The state treasurer only tracks highly paid state workers. A government agency will only get a spiking invoice when the retiree’s final average compensation exceeds $109,000. If the retiree was hired after 2015, they will either receive a limited pension or the employer or retiree can pay the funding shortfall so the retiree will receive their full pension.
The state treasurer only looks at the math, not the motivation of the retiree. It’s possible that invoices charge a local agency for a legitimate pay bump at the end of a worker’s career. If a worker jumps from a small school district to a large college, for example, their pay increase might trigger an invoice from the state treasurer. But the important thing for the treasurer’s office is that a liability has been created, and the government agency needs to pay for it.
UNC system and community college employees enroll in the Teachers and State Employee Retirement System, which is one of the better-funded public pension systems in the country. The $8 million is a small burden on TSERS’ $105 billion in assets and doesn’t threaten the pension system’s financial stability. Pension spiking does, however, create an extra tax on local governments.
Colleges are not taken surprise by that extra charge. The treasurer’s office sends out a monthly report to state agencies with workers who would trigger an anti-spiking invoice if they retired in the next 12 months. Most of those workers won’t actually retire and cause a spike, but it’s an early warning system for colleges. “We get that notice every month and we prepare for it,” said Laurie Clowers, the vice president of communications and marketing at Wake Tech.Guilford Tech’s $441,428 payout, for instance, happened the day after former president Randy Parker retired in 2019.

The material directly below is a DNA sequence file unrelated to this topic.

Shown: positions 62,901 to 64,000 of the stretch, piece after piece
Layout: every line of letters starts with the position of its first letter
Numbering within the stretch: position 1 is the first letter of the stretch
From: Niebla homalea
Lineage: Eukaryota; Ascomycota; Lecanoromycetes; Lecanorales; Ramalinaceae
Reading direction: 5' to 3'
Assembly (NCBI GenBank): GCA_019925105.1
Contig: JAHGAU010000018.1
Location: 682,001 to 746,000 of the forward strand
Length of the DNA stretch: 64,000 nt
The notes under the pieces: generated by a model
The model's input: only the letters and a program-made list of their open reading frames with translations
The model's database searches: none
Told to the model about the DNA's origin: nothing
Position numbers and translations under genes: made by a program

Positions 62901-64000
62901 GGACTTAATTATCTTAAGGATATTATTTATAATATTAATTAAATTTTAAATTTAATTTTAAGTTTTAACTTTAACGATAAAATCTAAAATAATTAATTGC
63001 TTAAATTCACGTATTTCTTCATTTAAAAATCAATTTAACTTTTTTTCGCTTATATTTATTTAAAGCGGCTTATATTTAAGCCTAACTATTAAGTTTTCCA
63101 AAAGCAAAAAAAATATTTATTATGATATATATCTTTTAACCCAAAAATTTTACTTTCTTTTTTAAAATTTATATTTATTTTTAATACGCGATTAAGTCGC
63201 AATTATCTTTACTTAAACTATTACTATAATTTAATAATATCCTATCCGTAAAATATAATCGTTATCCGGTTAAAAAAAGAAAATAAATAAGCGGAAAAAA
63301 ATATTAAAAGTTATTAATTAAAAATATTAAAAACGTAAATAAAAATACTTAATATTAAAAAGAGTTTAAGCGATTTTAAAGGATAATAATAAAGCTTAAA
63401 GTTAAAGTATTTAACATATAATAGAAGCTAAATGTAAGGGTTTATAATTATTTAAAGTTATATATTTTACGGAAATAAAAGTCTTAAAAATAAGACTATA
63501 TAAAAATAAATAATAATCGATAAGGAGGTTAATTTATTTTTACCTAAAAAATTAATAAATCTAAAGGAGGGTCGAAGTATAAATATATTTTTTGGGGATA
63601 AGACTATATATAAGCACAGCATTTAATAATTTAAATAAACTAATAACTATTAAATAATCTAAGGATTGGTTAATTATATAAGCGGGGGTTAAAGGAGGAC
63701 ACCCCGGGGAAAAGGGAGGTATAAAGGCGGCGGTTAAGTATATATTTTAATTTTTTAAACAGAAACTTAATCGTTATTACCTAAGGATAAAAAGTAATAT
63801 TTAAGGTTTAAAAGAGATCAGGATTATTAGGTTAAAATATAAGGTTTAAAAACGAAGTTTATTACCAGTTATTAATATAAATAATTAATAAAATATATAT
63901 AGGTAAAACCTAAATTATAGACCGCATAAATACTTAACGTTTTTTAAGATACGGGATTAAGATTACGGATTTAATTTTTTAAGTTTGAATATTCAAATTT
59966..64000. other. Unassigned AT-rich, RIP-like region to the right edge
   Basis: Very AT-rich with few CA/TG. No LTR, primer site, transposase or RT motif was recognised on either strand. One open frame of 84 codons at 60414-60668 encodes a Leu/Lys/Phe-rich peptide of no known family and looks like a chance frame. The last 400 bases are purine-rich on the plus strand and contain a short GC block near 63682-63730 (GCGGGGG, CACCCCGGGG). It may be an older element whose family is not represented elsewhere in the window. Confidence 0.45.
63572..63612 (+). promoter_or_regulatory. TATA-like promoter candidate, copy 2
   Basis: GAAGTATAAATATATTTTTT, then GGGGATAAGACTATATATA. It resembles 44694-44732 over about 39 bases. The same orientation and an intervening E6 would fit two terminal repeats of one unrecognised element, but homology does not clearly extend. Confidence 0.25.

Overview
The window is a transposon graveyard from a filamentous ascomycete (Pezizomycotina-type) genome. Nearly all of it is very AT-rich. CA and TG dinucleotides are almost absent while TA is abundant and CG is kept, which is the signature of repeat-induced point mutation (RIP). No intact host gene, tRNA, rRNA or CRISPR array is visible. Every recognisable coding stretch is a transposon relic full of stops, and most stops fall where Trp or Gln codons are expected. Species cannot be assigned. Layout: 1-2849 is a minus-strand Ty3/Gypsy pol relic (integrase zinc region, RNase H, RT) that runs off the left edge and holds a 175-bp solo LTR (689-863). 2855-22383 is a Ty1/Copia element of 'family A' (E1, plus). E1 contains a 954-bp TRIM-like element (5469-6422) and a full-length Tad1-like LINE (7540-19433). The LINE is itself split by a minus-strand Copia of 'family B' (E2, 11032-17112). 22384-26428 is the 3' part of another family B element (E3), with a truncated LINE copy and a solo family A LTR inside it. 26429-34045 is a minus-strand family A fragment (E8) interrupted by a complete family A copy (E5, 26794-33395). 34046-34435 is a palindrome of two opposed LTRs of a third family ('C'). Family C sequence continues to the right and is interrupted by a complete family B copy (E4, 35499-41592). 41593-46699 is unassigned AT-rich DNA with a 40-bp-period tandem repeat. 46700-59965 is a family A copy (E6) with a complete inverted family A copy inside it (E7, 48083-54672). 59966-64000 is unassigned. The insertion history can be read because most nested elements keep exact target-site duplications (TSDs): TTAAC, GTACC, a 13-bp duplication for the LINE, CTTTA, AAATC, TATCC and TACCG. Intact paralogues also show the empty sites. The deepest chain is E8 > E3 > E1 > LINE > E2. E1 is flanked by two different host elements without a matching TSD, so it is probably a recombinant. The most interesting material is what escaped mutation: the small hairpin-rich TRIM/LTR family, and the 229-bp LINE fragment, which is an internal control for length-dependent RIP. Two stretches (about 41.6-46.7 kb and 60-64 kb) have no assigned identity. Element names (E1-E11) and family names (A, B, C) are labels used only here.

Most colleges did not want to name the retirees or give out their job titles, calling it confidential personnel information. Some of the most expensive payouts, however, align with the retirements of community college presidents. Guilford Tech’s $441,428 payout, for instance, happened the day after former president Randy Parker retired in 2019, according to a press release. In an email, Guilford Tech confirmed that the payment was for Parker, but declined to comment.
At Edgecombe Tech, its $354,109 payout aligns with the retirement of former president Deborah Lamb, according to a press release. The college did not respond to a request for comment. And Lenoir Community College’s $192,232 payout happened when former president Brantly Briley retired, according to an article in The Shelby Star. Lenoir CC would not confirm who the retiree was.
Wake Tech’s three retirees, an associate vice president and two senior vice presidents, triggered payments of almost $407,000, but Wake Tech declined to provide their names.
East Carolina University and UNC-Chapel Hill did not respond to public records requests or requests for comment, while NC State referred the Martin Center to the system office. The system office then referred the Martin Center to UNC campuses for comment because the invoices do not go to the system office.
That lack of comment and a reluctance to share information with the public is part of the problem. When employees pension spike, other employees—and taxpayers—must pay for the liability that is created. The public then pays without knowing it. At a time when North Carolina’s public colleges keep expanding, along with its budget requests to the state government, the public deserves to know for what, exactly, it is paying.
Anthony Hennen is managing editor of the James G. Martin Center for Academic Renewal.